Why do I have to stare at your eyeballs?

So many times as a parent & as a teaching assistant, I’ve demanded acknowledgement from a child by asking them to look at me when I’m speaking. How many times have you demanded this, expected this or thought it rude when they fail to even look in your direction? If an adult does it we assume they are being most disrespectful.

My son, being on the autistic spectrum & pretty literal about most things, actually asked me once why he had to stare at my eyeballs whilst I was speaking to him & he has a good point, albeit sounding quite humorous when put like that ( most things taken literally are & I could write a whole book about things taken literally! I actually dislike ALL things eye related, freaks me out, so visiting the opticians isn’t my greatest past time, even though I got new glasses this week! My son told me that I didn’t need to ‘like’ eyes, I just need to ‘have’ them!)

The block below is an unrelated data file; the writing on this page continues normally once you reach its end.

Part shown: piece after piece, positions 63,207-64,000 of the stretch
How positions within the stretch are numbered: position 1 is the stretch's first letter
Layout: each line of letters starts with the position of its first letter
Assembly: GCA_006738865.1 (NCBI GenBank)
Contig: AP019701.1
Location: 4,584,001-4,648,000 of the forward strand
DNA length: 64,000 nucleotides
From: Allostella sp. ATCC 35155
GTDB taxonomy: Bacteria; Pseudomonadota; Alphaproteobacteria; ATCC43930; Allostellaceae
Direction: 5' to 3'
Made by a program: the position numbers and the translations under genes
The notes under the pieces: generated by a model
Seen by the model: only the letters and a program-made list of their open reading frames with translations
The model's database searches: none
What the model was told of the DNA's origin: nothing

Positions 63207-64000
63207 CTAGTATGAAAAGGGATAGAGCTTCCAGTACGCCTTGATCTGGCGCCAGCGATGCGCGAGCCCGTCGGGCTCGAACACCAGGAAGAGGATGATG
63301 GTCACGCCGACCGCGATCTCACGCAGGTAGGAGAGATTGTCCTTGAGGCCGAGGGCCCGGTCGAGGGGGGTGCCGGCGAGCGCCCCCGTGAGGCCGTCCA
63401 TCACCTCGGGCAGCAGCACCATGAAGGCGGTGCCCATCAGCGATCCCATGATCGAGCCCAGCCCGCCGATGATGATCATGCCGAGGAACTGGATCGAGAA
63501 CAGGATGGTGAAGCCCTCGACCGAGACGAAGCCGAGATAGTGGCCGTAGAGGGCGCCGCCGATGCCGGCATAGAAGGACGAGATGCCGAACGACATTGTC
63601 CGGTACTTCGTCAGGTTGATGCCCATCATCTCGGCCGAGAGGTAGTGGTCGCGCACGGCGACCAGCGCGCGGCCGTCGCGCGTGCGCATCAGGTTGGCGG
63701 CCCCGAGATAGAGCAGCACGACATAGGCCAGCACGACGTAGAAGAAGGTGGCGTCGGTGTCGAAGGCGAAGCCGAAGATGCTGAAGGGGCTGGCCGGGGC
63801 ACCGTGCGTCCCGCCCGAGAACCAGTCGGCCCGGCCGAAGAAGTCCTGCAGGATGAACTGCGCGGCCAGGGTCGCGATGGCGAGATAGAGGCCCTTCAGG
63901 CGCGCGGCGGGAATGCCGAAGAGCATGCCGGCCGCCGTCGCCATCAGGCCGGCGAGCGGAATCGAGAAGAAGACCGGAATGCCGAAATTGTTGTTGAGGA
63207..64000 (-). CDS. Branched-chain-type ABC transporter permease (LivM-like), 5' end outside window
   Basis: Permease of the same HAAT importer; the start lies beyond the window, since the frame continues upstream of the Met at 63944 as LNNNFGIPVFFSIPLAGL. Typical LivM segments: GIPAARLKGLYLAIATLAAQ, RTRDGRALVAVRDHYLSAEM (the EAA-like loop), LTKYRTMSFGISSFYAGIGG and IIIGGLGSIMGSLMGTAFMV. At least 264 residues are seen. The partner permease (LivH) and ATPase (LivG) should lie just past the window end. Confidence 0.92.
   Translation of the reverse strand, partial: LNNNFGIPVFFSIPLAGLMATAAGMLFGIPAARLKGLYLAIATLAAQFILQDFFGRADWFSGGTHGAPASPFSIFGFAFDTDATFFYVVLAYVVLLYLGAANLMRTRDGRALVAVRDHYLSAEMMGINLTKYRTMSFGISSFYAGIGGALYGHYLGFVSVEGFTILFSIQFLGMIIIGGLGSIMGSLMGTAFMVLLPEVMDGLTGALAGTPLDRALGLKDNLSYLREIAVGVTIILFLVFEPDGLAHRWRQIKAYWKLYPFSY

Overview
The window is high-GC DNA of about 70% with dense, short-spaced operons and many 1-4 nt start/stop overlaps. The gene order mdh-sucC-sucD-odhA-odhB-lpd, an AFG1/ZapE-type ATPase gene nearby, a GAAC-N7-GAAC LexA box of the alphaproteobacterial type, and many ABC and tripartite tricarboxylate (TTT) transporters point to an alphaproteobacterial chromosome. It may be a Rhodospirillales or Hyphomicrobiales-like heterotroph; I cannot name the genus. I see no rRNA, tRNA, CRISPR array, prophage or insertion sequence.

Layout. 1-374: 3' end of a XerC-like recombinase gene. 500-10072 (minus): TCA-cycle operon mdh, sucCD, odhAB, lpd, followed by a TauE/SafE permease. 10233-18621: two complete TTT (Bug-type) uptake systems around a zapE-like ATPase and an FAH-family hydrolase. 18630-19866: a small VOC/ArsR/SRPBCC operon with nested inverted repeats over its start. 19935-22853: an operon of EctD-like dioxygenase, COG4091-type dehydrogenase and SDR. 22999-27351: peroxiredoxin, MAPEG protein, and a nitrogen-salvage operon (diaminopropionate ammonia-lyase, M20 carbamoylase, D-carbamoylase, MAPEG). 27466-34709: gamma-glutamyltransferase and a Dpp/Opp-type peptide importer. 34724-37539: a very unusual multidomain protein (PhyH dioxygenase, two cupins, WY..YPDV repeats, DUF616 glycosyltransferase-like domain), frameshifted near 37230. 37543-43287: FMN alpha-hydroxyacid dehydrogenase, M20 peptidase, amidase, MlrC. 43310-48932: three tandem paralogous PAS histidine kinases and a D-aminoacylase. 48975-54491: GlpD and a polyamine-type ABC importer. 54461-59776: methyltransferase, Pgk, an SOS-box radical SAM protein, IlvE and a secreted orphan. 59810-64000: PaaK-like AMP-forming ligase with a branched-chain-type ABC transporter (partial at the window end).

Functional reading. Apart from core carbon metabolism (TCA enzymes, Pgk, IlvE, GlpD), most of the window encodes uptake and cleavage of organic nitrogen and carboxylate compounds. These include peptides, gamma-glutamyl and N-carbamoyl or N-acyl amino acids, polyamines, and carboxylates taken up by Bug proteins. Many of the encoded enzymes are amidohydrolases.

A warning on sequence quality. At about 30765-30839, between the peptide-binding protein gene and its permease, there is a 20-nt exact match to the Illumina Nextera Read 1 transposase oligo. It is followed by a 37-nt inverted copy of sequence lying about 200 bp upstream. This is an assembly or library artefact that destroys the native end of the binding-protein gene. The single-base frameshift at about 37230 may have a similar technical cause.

When you’re doing this thing called parenting on your own, you already question yourself, you’ve been through the mill & felt criticised. You feel like your every move is being watched & finer details picked with a toothcomb, the result…well, we are our own worst judge & something we seem to demand, expect & want to show off to others is respect from our kids. Our we controlling or trying to prove to everyone how brilliant we are for fear of that criticism?

Whilst our upbringing & past relationships influence this, the need to look at someone when being spoken to is quite a British thing, especially when it is something of importance, but for many, eye contact is uncomfortable or they just need to turn their gaze to think.Too much emphasis is put on eye contact, they’re shifty, they’re lying, they’re not listening.